Last week I finally located my old middle school friend, Kenneth Wong on Facebook. Both he and I spent many an afternoon class at the Morialta campus producing various flickbook animations in our maths textbooks, in the vain hope that we would someday become famous animators. Only one of us succeeded. Ken is now an accomplished artist living in Shanghai. In the eyes of an uncultured scientist, an artist becomes accomplished when they no longer need to worry about employment.
You can see some of his handiwork here.
Ken and I spent some time catching up online, although how he circumvents the Great Firewall of China is beyond my understanding. When we were young and extremely geeky, some of our favourite topics of conversation were console gaming, science fiction and inanely hypothetical situations. I often claimed (on paper) that my quarks were bigger than his.
It's funny how some things change and some things don't, while time moves on regardless. In some of my more recent studies of the human experience, I've observed that time is indeed influenced by the gravity of any situation.
The birth of our daughter has proven sufficiently situationally dense that it has distorted perception of time. In some ways it feels that things have slowed down to single frames of motion. They say that time compensates for this temporal anomaly by later accelerating and allowing children to grow up so fast.
Hoping not to let these events slip past the archives of memory, this young blogger will try to be more diligent in affixing them firmly to the walls of his little blog.
Sometimes we call her Ashley and sometimes 은서 (Eunseo), but overwhelmingly it's still variations of her fetal name of Big Baengy. It just seems more appropriate. Even Korean Grandmother prefers it.
Recent conversation in heavily accented Busan dialect:
Heather's mother: "Baengy is growing up very fast"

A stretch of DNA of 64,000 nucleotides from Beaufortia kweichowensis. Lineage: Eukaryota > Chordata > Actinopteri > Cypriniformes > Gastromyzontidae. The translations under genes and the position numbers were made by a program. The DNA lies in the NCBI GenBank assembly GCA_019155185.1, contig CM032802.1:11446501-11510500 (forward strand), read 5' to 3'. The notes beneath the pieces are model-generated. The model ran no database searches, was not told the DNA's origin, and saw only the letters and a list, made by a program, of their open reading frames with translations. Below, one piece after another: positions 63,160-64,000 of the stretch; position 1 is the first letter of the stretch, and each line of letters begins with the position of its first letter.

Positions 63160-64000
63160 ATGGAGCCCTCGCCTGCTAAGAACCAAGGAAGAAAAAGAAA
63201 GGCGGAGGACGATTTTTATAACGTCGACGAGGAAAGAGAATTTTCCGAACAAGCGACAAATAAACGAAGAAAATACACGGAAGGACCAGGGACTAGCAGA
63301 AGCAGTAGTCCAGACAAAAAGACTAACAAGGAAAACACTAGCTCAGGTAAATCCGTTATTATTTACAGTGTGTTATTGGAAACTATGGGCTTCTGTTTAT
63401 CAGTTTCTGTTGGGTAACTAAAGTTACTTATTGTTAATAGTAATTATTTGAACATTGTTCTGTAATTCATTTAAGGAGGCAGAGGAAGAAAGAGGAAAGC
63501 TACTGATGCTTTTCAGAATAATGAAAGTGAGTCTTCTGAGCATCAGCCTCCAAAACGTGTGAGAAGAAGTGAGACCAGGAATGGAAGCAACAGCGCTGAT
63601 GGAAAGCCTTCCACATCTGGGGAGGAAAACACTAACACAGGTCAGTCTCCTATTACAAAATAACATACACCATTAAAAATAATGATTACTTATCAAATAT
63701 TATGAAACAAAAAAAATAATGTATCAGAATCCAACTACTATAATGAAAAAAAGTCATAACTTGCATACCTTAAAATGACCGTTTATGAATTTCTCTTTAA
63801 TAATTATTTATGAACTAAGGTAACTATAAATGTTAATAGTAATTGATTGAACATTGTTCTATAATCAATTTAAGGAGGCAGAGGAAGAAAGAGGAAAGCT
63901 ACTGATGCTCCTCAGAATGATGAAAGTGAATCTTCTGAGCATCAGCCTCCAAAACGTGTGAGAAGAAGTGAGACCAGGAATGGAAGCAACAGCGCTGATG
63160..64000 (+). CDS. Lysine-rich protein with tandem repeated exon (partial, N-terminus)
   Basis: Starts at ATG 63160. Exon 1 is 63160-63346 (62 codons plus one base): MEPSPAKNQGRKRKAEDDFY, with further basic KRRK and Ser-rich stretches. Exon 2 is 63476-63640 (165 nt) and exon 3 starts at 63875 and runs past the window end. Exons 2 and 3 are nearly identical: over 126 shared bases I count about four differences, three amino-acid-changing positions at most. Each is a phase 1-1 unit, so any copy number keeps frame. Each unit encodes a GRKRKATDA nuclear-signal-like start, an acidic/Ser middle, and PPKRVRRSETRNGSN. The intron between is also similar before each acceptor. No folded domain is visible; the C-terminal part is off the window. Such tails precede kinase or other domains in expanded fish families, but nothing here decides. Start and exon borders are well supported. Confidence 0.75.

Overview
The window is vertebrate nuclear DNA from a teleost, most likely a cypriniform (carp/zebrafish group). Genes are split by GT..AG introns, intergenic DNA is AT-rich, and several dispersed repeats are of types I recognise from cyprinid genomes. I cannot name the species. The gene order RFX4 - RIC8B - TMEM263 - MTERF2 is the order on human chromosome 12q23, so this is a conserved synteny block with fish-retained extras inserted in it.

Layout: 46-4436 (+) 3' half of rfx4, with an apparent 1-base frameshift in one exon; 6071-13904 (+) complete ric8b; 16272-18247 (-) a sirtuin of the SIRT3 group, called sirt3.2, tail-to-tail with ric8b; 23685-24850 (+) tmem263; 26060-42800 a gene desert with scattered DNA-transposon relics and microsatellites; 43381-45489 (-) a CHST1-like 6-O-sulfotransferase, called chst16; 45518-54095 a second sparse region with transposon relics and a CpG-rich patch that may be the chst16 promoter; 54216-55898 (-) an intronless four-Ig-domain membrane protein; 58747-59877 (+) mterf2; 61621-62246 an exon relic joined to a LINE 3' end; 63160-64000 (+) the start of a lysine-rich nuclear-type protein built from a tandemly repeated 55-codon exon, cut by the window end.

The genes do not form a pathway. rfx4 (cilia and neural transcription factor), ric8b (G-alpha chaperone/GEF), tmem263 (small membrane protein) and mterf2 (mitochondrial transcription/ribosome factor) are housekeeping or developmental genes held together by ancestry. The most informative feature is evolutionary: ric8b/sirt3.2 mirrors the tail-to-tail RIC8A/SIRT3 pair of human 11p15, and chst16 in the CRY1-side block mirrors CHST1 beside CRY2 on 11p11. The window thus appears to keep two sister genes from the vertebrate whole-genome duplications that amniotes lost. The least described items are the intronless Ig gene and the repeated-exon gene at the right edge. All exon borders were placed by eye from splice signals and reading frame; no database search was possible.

Heather's aunt: "What's a Baengy?"
Heather's mother: "My granddaughter."
These days, Baengy spends much of her waking hours trying out new facial expressions, oblivious to the situational context. For example, twenty minutes after absolutely nothing has happened, her face will suddenly light up in sheer astonishment.
Those in the neuroscience community should really try to identify the neurons responsible.
Babies, in general, are heavy. Now I know why the arms of Heather's mother are so stocky - she had five kids. In order to alleviate the eternal conflict between a baby continuously wanting to be held and a parent having sore arms, the mothers of generations past have invented the hot sling.
Baengy doesn't mind being hot slung too much, and generally powers down into passive mode when confined in such a way. It's kind of like how a kitten freezes when you hold it by the scruff of the neck.
Babies generally cry for 4 main reasons:
1) Baby is hungry
2) Baby is tired
3) Baby has pooped, nappy is soiled
4) Reason indeterminable
Mothers have a special ear for distinguishing between the different cries of babies and can remedy an outburst with lightning efficiency. My insensitive man-brain on the other hand has a difficult time even trying to distinguish which baby is mine.
Nonetheless, when Baengy cries and mother is busy, I tend to assume it's reason number one. Often times, I am correct.